Fireballer Steckenrider eager for shot at bigs

Fireballer Steckenrider eager for shot at bigs

MIAMI -- When Spring Training begins on Feb. 14, hard-throwing reliever Drew Steckenrider will get his first taste of big league camp. The right-hander, ranked by as the Marlins' 18th overall prospect, is trending toward reaching the Majors at some point in 2017.

Before taking that next significant step on the field, Steckenrider recently received valuable insights into what life is like in the big leagues. The 26-year-old took part in the MLB/MLBPA Rookie Career Development Program from Jan. 5-8 in Leesburg, Va. Prospects from all 30 clubs attended the annual event.

"It is very eye-opening to hear the stories from some of the guys who have been in the big leagues," Steckenrider said.

Steckenrider's journey in professional baseball has been a long one, and the 6-foot-5, 215-pounder has faced his share of adversity.

A native of Atlanta, Steckenrider attended the University of Tennessee, where he initially pitched and played some outfield. In his first collegiate at-bat, he homered. But he made his mark as a pitcher.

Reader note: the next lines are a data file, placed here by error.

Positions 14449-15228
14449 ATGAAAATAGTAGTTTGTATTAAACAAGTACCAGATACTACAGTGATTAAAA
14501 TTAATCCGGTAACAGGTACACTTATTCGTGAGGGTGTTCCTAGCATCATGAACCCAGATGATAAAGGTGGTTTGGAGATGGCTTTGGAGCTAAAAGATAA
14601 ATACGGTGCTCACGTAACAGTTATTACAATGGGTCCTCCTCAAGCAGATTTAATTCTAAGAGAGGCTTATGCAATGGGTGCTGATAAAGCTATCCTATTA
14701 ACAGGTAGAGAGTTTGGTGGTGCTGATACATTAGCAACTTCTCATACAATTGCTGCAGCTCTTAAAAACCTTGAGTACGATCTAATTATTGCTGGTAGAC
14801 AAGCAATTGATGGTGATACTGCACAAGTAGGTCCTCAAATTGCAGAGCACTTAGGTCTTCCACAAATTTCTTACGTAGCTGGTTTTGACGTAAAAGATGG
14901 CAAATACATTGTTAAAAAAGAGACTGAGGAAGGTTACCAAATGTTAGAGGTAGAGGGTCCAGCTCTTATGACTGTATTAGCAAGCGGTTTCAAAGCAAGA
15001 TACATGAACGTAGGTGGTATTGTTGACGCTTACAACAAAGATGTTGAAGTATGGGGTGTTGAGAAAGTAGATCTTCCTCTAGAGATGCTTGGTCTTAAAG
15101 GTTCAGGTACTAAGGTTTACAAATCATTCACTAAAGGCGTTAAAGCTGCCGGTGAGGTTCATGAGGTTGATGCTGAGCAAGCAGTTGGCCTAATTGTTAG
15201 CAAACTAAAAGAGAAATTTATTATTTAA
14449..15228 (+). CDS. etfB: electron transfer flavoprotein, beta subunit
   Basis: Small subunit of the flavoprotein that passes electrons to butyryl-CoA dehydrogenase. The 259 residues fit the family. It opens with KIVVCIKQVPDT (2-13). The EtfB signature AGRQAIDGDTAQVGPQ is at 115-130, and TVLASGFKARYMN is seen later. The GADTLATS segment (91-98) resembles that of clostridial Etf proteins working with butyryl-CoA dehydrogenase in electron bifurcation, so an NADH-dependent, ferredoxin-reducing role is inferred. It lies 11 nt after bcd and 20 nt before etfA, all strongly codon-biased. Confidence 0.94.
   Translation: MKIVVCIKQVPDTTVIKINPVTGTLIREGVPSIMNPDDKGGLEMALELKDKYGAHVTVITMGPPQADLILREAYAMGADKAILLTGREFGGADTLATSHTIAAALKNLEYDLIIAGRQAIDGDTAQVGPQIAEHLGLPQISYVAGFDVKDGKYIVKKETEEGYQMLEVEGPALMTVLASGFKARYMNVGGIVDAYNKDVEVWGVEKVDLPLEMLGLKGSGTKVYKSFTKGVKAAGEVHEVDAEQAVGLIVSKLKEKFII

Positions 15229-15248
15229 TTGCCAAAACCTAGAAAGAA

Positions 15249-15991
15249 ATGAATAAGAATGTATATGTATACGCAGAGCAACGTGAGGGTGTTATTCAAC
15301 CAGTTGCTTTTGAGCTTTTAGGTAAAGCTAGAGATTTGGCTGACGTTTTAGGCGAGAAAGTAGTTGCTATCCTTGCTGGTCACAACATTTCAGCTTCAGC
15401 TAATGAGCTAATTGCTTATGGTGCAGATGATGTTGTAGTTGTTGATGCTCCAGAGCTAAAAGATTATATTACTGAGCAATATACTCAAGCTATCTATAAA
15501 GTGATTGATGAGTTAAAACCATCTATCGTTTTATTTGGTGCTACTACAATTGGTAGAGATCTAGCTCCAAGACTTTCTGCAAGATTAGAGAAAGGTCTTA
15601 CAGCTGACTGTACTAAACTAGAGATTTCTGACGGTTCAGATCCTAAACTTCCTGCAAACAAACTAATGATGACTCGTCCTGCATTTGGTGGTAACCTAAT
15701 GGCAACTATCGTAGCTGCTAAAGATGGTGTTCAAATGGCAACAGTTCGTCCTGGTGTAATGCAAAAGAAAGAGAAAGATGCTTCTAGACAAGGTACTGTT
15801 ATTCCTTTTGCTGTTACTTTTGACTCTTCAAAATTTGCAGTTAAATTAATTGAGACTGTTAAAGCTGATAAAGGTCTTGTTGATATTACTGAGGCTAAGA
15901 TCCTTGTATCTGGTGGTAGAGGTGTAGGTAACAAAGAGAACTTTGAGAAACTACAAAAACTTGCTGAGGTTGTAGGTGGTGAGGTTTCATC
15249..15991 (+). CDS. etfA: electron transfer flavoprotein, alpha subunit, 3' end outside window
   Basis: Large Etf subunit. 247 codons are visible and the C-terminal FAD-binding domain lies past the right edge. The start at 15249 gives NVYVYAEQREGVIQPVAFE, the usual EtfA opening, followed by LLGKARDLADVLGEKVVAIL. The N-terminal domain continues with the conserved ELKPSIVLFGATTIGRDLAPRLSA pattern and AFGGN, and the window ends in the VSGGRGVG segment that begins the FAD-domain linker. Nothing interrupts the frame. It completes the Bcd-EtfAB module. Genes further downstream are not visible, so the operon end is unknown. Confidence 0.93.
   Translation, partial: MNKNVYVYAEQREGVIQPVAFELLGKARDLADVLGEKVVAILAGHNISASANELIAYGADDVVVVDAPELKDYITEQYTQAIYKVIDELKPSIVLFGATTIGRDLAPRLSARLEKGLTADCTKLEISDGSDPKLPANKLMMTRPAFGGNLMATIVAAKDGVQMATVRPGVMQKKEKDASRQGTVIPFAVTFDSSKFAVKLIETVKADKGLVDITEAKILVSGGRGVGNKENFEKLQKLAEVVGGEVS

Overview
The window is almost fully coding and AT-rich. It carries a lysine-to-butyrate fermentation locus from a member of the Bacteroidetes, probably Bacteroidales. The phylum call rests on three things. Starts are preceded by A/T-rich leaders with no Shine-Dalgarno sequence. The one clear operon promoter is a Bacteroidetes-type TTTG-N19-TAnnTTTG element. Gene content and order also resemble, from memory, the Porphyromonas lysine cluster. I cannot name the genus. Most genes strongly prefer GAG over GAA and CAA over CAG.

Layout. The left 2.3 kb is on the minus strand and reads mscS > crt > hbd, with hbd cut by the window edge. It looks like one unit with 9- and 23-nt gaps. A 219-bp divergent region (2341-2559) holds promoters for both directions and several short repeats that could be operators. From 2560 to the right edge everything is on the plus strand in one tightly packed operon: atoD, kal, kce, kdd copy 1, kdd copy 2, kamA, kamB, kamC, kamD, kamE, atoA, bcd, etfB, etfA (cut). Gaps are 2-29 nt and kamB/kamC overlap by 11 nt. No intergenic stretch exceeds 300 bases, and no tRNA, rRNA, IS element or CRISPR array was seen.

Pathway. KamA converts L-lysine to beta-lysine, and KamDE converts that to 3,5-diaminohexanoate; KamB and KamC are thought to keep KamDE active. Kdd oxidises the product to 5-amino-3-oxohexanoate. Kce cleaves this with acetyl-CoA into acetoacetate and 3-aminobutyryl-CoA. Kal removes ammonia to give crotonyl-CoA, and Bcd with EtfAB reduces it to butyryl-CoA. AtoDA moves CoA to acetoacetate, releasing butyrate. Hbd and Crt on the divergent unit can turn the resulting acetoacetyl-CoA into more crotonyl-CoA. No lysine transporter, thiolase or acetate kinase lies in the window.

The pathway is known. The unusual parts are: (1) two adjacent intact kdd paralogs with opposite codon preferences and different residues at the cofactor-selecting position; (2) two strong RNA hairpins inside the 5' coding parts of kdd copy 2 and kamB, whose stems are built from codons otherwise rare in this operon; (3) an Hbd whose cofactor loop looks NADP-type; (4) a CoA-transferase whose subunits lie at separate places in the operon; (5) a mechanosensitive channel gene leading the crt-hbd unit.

The Marlins selected Steckenrider in the eighth round in the 2012 Draft. Before his professional career could take off, his right elbow gave out.

Initially, Steckenrider was hopeful to avoid surgery, and he went through a rehabilitation process. Once he opted for Tommy John surgery in May 2013, he missed the 2014 season, as well.

"Doing the surgery was one of the hardest choices I had to make myself, but I'm glad I made that decision," he said. "Everyone has taken care of me. I'm thankful to those people who got me back to healthy and to this point of my career."

There was no questioning Steckenrider's arm strength a couple of months ago. During the Arizona Fall League, his fastball touched 100 mph. In 13 innings in the Fall League, Steckenrider struck out 15.

Early in Steckenrider's pro career, he was being groomed as a starter. Now, he's strictly a reliever, where he has developed a mindset of attacking hitters with his power fastball.

Steckenrider had a strong 2016 season, pitching at three levels -- Class A Advanced Jupiter, Double-A Jacksonville and Triple-A New Orleans. In 52 combined innings, he struck out 71 and walked 19.

"I'm not really going to mix stuff in right away unless I have to, unless it's a certain situation," Steckenrider said. "I'm not going to go up there and throw a guy four breaking balls. I'm going to try to attack guys with fastballs."

Joe Frisaro has covered the Marlins for since 2002. He writes a blog, called The Fish Pond. Follow him on Twitter @JoeFrisaro and listen to his podcast. This story was not subject to the approval of Major League Baseball or its clubs.